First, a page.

Contests galore!

The Twitter contest is over.

But don’t fear! I have another contest starting today!

Head on over to my Facebook page:

 JP Marshman

And you’ll find this photo. That’s the contest entry. All you have to do is like and comment on the photo to be entered. Sharing gets you a second entry.  The winner will receive a FREE copy of my novel PURITY from Smashwords in the format of their choice. My only stipulation is that they review when they’re finished reading.

The winner will be drawn at random in a week, so get you entries in and good luck!

The Library: Take One

We have a winner!

After a week of votes – and thank you to everyone who came over and did just so – and several ties, my first genre has been chosen.

Fantasy is the first choice!

So now here’s the hard part.

I need everyone to vote once more – but this time on the author.

Now, because fantasy is the largest of my genres, I’m narrowing it down a little. I’m removing those authors whose books I’ve read, and only giving the option to vote for those I’ve never touched ooh la la. If there’s an author who I haven’t listed who you would like me to read, just leave me a comment 😀

And bear with me, here – this is my first time initiating this event, and there may be a more effective way of doing it down the road.

Once more, this puppy will be up for a week for voting.

And the Library is here for you to peruse titles.

If all else fails, just pick an author at random or by whichever name you recognize 🙂

And thanks for stopping by!

The Library: an Interactive Reading Extravaganza!

I had an idea the other day, as I sat in my living room surrounded by an ocean of books. I keep a list of the books I own for both neurotic purposes and in case there’s a fire, and as I was adding the most recent purchases to the list, I had a sudden thought:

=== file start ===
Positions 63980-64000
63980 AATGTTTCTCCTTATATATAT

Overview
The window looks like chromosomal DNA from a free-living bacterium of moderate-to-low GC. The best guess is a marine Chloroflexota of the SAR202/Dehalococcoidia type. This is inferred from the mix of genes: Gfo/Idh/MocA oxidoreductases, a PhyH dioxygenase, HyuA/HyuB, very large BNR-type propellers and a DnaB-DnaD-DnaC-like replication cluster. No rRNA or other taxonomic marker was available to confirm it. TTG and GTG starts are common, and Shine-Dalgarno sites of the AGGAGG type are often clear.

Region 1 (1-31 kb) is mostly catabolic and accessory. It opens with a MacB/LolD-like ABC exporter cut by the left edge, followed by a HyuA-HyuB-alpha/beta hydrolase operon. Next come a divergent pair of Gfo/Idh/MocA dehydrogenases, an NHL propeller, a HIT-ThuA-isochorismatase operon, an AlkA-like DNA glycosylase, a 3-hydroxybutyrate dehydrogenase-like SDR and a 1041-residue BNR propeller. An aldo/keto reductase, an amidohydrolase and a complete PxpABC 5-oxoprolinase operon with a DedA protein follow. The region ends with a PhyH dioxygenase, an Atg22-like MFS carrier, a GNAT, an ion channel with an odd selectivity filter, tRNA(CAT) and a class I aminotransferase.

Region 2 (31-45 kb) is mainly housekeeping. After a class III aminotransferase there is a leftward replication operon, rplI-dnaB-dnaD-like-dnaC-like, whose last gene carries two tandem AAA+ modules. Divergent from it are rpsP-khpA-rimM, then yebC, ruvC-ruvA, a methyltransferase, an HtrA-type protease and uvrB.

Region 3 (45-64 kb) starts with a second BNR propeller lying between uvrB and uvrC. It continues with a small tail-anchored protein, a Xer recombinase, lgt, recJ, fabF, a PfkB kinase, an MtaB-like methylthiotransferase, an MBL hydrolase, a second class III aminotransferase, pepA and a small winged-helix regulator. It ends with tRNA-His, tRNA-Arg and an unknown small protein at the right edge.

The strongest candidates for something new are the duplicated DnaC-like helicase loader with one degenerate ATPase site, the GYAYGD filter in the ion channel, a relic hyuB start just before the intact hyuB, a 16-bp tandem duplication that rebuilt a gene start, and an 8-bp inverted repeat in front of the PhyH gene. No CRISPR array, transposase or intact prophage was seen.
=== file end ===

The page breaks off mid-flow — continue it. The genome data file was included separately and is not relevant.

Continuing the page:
What if I let people decide what I would read?

I have been thinking for a while that I would go through alphabetically and read all the ones that I haven’t read yet, but where’s the fun in that?

I’ve spent the past few hours reorganizing and reformatting my library into genres and whether or not I’ve already read them, and turning that into a .pdf file that’s easily accessible.

There are kids books. There are teen books I took from work and would never really want to read. There are epic classics that would probably make me want to weep. There are beloved tales dear to my heart.

The options are there.

With over 300 books to choose from, this could get real.

And maybe I’ll have friends at work pick books for me, to add to the fun.

It’s an opportunity to influence the life of another person, even a little – and to potentially humiliate them.

Each book I read I’ll do a review for, on the website here – and I’m considering doing a vlog review as well, if the book is a spectacular mess or particularly good.

So here’s your job, Internet:

Review the Library, pick a genre, and once we have a majority vote, we’ll cast another vote for books within the genre.

And I will read that book.

Without complaint.

This has the potential to be a big deal.

Think of it like a Choose-Your-Own-Adventure story – only you’re really effecting someone’s life.

The Library is here, waiting to be perused and admired.

And yes, Star Wars gets its own genre. Obviously.

So vote as much as you like, and get your friends to vote. Let’s get an overwhelming majority.

And pick something for me to read.

 

I seem to have taken an involuntary sabbatical

I’ve been pretty busy in my tangible life for the past while, so things have been pretty quiet here since Purity was released. James is home, which means I’m spending most of my spare time with him. The busy season is beginning at work, so I’m there full time in any case, and tired all the time but that’s really nothing new, is it. My grandmother has been in and out of the hospital for the past month, and I’ve been worrying about her like crazy. And, as the icing on the cake, my car is coughing his last, I think. Which is genuinely heartbreaking, because sweet Percy has such personality.